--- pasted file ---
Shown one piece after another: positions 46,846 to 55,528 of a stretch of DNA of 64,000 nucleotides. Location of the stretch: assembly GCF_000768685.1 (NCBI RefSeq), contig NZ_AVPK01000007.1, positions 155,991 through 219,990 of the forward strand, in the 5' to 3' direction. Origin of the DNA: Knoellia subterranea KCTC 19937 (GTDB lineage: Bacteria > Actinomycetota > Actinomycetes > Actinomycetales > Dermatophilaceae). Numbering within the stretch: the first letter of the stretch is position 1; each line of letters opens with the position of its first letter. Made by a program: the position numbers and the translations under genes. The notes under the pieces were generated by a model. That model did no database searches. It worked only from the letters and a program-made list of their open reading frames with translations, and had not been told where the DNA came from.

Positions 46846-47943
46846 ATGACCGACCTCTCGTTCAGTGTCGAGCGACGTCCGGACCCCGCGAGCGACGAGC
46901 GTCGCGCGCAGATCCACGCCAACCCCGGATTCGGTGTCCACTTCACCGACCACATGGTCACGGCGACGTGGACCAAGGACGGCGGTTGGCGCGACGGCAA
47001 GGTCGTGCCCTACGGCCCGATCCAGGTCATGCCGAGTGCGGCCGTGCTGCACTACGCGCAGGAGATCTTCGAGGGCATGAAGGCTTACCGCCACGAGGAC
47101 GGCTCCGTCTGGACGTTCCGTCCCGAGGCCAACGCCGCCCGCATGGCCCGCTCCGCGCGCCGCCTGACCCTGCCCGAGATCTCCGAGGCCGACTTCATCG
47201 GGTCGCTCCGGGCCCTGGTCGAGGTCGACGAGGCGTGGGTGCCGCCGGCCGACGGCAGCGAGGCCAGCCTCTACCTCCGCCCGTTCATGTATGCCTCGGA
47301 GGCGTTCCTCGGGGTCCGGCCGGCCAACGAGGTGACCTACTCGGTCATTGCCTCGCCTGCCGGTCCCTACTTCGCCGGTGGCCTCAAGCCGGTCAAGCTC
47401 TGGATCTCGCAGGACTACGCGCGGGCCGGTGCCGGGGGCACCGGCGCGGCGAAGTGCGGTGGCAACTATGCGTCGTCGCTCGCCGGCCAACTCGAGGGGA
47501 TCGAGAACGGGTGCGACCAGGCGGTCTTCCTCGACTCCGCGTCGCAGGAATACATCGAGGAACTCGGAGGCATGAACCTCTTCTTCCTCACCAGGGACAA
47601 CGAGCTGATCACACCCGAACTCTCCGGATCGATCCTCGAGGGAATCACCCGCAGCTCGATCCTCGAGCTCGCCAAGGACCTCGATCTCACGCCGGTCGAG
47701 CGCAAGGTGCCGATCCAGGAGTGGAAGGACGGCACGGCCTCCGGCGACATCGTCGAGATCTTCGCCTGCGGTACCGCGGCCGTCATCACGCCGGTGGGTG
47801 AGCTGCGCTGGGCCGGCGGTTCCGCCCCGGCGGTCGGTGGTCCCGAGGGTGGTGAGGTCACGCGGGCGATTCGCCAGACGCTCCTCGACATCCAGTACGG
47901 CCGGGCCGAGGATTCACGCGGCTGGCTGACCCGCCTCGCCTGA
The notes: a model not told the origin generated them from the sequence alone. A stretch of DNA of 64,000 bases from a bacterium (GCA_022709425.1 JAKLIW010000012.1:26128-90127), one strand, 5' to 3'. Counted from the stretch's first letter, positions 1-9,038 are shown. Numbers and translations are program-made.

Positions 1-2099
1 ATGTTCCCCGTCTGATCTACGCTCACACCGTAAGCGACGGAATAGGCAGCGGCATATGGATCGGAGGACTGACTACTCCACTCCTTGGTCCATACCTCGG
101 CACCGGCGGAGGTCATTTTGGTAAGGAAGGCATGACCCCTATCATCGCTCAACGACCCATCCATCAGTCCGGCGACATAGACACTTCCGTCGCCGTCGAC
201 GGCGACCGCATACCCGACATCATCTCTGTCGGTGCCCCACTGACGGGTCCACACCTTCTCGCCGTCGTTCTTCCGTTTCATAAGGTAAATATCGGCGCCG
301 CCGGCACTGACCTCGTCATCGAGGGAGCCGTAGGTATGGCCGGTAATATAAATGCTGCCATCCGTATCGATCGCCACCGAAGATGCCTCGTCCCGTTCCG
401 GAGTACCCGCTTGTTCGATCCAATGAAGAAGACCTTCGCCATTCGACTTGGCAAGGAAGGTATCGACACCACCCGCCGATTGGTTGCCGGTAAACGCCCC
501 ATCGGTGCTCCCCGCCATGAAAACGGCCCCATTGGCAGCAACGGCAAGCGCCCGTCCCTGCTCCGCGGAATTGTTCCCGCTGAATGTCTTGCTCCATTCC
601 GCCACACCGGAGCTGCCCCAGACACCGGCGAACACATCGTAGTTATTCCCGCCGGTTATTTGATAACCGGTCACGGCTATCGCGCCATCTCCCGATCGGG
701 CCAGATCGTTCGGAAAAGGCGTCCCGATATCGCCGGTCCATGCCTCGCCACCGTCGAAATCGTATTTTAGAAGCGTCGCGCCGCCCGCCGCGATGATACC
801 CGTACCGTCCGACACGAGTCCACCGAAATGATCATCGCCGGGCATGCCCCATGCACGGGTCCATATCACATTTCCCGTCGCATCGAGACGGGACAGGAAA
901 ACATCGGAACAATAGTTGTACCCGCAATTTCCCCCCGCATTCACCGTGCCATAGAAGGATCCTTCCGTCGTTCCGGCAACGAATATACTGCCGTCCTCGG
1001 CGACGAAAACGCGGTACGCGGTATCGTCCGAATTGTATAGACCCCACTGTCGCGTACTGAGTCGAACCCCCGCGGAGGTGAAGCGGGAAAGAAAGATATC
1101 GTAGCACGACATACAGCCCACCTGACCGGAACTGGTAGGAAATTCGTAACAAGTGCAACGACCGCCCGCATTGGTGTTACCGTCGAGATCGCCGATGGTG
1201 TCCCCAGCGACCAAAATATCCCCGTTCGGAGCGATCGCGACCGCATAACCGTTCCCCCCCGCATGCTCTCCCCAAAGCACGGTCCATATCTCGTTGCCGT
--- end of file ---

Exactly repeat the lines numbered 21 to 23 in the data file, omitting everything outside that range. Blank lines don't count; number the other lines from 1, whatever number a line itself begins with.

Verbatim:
401 GAGTACCCGCTTGTTCGATCCAATGAAGAAGACCTTCGCCATTCGACTTGGCAAGGAAGGTATCGACACCACCCGCCGATTGGTTGCCGGTAAACGCCCC
501 ATCGGTGCTCCCCGCCATGAAAACGGCCCCATTGGCAGCAACGGCAAGCGCCCGTCCCTGCTCCGCGGAATTGTTCCCGCTGAATGTCTTGCTCCATTCC
601 GCCACACCGGAGCTGCCCCAGACACCGGCGAACACATCGTAGTTATTCCCGCCGGTTATTTGATAACCGGTCACGGCTATCGCGCCATCTCCCGATCGGG